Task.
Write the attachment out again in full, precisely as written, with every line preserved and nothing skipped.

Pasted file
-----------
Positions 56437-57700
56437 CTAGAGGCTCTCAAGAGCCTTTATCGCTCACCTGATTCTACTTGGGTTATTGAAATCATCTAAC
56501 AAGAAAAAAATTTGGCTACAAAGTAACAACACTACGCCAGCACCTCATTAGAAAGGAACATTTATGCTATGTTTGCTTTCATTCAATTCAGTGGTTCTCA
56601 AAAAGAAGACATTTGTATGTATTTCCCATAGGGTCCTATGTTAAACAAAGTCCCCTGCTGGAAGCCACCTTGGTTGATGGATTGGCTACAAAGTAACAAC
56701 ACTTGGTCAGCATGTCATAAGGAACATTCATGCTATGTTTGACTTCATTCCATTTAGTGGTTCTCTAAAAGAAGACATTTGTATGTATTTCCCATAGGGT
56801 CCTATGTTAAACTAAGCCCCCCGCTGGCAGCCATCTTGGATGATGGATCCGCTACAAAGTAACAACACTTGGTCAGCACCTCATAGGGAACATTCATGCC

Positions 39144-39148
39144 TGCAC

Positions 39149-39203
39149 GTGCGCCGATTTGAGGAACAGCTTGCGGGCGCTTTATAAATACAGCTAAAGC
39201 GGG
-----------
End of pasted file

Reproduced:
Positions 56437-57700
56437 CTAGAGGCTCTCAAGAGCCTTTATCGCTCACCTGATTCTACTTGGGTTATTGAAATCATCTAAC
56501 AAGAAAAAAATTTGGCTACAAAGTAACAACACTACGCCAGCACCTCATTAGAAAGGAACATTTATGCTATGTTTGCTTTCATTCAATTCAGTGGTTCTCA
56601 AAAAGAAGACATTTGTATGTATTTCCCATAGGGTCCTATGTTAAACAAAGTCCCCTGCTGGAAGCCACCTTGGTTGATGGATTGGCTACAAAGTAACAAC
56701 ACTTGGTCAGCATGTCATAAGGAACATTCATGCTATGTTTGACTTCATTCCATTTAGTGGTTCTCTAAAAGAAGACATTTGTATGTATTTCCCATAGGGT
56801 CCTATGTTAAACTAAGCCCCCCGCTGGCAGCCATCTTGGATGATGGATCCGCTACAAAGTAACAACACTTGGTCAGCACCTCATAGGGAACATTCATGCC

Positions 39144-39148
39144 TGCAC

Positions 39149-39203
39149 GTGCGCCGATTTGAGGAACAGCTTGCGGGCGCTTTATAAATACAGCTAAAGC
39201 GGG